Cash-strapped Greece's hopes for a period of grace for loans it is due to repay in May 2015 have been torpedoed by Christine Lagarde, the head of the International Monetary Fund (IMF). She said precedents were "not followed by very productive results".
Greek bond yields soared on Thursday 16 April after the Financial Times revealed the news of the IMF's stance. Returns on the July 2017 bond rose 202 basis points to 26.2%, the highest since the country's restructuring. Its 10-year bond yields climbed 70 basis points to 12.4%.
Greece is due to pay €747m (£540m, $804m) to the IMF by 12 May, but there are fears that Athens might default.
Speaking at the IMF's spring meetings in Washington, Ms Lagarde said that that she had explained the fund's policy of refusing requests for a delay to Yanis Varoufakis, the Greek finance minister, after Athens made an informal approach this month for more time to pay. Mr Varoufakis has denied that he made such a request.
Ms Lagarde said her advice was for Athens to take on the "tedious" technical work of designing reforms to the Greek economy and a credible implementation plan rather than hope for a grand political bargain that would unlock €7.2bn of remaining loans from creditors.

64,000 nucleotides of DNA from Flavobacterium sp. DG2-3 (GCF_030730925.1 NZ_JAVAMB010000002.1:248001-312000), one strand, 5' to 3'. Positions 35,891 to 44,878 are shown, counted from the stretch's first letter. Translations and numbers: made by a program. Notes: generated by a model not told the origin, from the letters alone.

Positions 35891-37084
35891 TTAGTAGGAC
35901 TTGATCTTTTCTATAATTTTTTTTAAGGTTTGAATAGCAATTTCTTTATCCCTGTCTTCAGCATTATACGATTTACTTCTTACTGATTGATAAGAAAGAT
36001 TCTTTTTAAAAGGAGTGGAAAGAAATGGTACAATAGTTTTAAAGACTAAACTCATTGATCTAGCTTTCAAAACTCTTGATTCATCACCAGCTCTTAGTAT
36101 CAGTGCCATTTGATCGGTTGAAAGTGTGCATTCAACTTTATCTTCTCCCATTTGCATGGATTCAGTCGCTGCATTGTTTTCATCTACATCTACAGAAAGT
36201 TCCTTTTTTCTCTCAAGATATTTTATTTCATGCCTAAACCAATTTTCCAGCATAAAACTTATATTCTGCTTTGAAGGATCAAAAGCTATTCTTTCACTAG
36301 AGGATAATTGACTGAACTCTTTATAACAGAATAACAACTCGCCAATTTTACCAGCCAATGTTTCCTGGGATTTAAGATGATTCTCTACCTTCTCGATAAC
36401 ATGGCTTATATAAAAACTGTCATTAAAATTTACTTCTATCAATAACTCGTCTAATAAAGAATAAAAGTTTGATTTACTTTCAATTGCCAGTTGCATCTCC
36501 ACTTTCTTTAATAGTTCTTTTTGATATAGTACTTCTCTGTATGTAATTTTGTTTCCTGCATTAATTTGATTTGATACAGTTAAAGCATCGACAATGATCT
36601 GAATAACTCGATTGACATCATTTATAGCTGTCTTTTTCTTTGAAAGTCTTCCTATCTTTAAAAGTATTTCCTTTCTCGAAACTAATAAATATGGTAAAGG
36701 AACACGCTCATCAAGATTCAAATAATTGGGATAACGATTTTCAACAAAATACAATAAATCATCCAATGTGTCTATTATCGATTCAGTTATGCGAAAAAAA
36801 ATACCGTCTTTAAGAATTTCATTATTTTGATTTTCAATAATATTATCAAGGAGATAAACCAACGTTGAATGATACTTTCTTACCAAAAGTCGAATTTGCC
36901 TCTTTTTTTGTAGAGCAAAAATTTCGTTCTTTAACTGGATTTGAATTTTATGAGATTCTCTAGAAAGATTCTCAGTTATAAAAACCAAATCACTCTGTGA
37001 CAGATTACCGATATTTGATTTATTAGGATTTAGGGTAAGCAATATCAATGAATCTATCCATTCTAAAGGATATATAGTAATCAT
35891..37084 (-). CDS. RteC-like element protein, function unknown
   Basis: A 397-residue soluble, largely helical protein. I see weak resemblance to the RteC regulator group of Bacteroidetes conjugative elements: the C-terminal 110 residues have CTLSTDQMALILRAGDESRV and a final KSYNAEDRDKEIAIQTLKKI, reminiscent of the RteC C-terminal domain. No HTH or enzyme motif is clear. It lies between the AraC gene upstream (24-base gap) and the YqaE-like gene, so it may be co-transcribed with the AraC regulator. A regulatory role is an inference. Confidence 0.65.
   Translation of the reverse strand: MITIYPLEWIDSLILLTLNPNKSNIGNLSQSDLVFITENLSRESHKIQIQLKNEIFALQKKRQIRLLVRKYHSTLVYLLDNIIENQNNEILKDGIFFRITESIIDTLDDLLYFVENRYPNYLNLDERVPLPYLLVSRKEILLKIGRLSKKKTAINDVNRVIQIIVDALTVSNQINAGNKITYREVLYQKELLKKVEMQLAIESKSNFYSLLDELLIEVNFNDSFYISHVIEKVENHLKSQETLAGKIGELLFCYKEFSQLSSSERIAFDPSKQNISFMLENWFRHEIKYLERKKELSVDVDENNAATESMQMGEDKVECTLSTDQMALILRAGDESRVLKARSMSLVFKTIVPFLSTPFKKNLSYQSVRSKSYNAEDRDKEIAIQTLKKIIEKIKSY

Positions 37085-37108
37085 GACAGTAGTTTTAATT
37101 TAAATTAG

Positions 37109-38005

Stability in the Greek economy, she said, "is not done by a political last-minute accord, it's done by looking at measures, committing to reforms, measuring what the outcome will be.
"Payment delays have not been granted by the board of the IMF in 30 years," Ms Lagarde said at a press conference. "We have been able to express and explain the policy of the IMF in terms of payment delays and give the precedents and history of that to Mr Varofakis," she added.
Mr Varoufakis said, at a Brookings think-tank event in Washington on Thursday 16 April, that Greece was willing to give ground in its negotiations. However, according to the Financial Times, he added: "We are going to compromise, compromise, compromise without being compromised".
Signing on the bottom line of the existing memorandum would be easy but the "wrong thing to do," the finance minister argued, saying he wanted to expunge the country's image as a "bottomless pit". Greece was not willing to sign up to another version of "extending and pretending" on its debts.